How one woman is transforming lives of one of India's poorest communities through education | Reimagining India
This is the story of Sudha Varghese, an extraordinary woman working with the poorest of the poor communities in Bihar, one of India's least developed states with poor human development indices. Awarded with Padma Shri, India's fourth-highest civilian award in 2006, she has selflessly spent decades among the lowest caste in Bihar, where the pernicious caste system continues to have a stranglehold on local village society. Musahar, literally translated as rat-eaters, is a Dalit community found in the eastern Gangetic plain and are associated with their earlier occupation of catching rats. The community is still forced to continue this work due to destitution and poverty.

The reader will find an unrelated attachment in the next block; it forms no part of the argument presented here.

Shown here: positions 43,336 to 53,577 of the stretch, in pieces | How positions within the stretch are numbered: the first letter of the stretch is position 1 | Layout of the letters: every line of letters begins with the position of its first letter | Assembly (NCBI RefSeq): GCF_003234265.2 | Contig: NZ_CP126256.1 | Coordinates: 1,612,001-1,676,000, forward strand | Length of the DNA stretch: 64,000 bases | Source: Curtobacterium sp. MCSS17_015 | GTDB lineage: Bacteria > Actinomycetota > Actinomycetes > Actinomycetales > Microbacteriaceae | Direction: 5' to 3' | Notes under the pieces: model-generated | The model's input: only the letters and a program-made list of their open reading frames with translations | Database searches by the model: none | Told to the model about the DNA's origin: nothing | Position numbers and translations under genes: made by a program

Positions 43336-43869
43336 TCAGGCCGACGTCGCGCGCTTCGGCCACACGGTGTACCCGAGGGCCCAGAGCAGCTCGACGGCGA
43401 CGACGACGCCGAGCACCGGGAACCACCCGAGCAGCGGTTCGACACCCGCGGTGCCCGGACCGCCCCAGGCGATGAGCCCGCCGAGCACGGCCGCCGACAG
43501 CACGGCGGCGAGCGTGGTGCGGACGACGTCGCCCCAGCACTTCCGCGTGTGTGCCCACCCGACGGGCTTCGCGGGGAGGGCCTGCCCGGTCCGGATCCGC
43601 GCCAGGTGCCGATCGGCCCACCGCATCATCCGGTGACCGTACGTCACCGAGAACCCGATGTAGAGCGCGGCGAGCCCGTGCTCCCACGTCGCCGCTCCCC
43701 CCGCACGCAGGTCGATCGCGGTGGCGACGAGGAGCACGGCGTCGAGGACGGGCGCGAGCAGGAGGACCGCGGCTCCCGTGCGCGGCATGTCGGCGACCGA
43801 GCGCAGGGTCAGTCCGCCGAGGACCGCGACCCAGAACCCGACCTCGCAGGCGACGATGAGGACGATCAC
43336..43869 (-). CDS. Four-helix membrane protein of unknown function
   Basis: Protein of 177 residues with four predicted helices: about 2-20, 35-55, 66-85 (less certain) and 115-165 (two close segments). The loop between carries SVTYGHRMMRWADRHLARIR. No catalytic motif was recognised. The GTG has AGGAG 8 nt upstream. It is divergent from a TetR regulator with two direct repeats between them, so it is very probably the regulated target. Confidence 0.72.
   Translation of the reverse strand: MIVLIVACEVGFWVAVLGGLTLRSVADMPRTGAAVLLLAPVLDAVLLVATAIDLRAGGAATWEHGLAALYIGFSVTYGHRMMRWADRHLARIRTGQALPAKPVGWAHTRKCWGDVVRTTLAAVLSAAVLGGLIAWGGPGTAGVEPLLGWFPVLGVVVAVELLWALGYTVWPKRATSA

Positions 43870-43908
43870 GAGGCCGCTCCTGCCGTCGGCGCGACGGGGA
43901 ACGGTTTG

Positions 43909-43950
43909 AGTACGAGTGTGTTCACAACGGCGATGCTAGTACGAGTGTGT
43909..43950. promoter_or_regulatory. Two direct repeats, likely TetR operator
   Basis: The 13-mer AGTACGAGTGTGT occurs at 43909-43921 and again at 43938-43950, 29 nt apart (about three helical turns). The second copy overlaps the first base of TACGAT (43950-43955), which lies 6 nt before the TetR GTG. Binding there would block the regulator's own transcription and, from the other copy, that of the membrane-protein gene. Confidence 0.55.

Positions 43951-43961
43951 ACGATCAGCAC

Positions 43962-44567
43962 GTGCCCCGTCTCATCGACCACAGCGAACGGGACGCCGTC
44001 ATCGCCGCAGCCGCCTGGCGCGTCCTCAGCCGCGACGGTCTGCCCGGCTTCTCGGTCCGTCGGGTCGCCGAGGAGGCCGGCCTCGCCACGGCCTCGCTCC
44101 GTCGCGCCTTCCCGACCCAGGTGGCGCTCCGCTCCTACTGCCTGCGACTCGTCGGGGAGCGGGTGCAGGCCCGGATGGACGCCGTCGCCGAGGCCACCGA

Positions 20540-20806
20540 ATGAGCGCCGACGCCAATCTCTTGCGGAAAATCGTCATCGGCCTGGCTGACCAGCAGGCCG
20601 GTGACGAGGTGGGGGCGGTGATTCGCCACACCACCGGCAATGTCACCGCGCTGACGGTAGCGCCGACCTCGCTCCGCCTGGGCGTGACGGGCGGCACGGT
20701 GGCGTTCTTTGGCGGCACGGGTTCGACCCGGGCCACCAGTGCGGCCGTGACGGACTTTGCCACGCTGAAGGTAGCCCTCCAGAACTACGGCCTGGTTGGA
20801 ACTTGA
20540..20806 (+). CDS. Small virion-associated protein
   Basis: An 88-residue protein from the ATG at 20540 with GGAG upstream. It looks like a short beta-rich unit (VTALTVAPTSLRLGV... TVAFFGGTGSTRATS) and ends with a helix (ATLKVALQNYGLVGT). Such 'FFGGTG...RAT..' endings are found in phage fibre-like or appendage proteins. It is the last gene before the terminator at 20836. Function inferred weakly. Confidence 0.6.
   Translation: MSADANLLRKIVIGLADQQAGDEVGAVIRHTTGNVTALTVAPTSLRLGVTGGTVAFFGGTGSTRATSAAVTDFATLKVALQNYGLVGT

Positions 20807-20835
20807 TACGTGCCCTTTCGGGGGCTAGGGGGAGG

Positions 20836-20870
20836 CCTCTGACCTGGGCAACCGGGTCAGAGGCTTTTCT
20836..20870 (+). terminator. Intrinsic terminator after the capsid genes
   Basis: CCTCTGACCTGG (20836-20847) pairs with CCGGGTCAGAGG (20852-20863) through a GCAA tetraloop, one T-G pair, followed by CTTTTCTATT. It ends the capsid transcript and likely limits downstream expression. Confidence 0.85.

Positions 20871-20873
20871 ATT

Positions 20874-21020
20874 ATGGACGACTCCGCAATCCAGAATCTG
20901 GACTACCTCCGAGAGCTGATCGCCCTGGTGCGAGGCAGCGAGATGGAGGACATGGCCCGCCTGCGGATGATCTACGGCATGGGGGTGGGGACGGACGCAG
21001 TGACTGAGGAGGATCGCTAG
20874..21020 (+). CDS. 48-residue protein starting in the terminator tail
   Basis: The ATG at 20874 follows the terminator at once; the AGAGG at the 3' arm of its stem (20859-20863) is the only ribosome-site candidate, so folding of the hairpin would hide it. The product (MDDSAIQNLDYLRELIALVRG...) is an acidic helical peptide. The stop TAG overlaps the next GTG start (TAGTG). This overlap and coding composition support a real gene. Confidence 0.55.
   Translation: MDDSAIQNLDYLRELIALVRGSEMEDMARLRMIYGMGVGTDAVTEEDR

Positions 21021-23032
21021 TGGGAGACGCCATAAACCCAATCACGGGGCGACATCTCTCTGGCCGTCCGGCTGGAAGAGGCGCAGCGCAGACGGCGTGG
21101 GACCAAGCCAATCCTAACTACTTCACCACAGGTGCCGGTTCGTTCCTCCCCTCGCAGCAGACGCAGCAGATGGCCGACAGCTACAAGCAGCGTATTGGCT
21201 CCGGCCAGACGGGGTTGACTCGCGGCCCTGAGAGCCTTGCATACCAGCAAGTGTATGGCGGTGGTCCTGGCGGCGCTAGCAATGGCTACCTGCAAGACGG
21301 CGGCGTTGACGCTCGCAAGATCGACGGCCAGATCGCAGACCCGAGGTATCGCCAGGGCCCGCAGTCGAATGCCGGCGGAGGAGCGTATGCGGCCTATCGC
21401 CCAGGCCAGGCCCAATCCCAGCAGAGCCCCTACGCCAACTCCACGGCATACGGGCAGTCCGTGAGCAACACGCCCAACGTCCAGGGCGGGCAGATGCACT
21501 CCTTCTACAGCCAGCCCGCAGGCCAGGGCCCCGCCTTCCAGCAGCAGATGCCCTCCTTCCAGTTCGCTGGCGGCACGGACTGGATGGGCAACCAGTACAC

Sister Sudha, sometimes fondly called 'Didi', meaning 'Elder Sister’, arrived at Patna's Notre Dame Academy in 1965 with the nuns working for the Roman Catholic School. Sudha has been bringing extraordinary change to their lives, especially the women, by fighting for the rights of the community for their betterment. In 1987, she launched Nari Gunjan, a non-profit organisation helping Dalit women become aware of and access their rights. In 2005 she established an all-girls' residential school named Prerna on the outskirts of Danapur, Patna. It was designed to pull girls out of farm labour, ensuring that they receive an education. Impressed, Chief Minister Nitish Kumar asked her to open a second branch in Gaya. Currently, the 3,000 students enrolled in both schools are first-generation learners. In addition, her non-profit also enabled young village girls and boys from the community to excel in sports, music, dance and art, as a result of which they have performed across different competitions in India and abroad.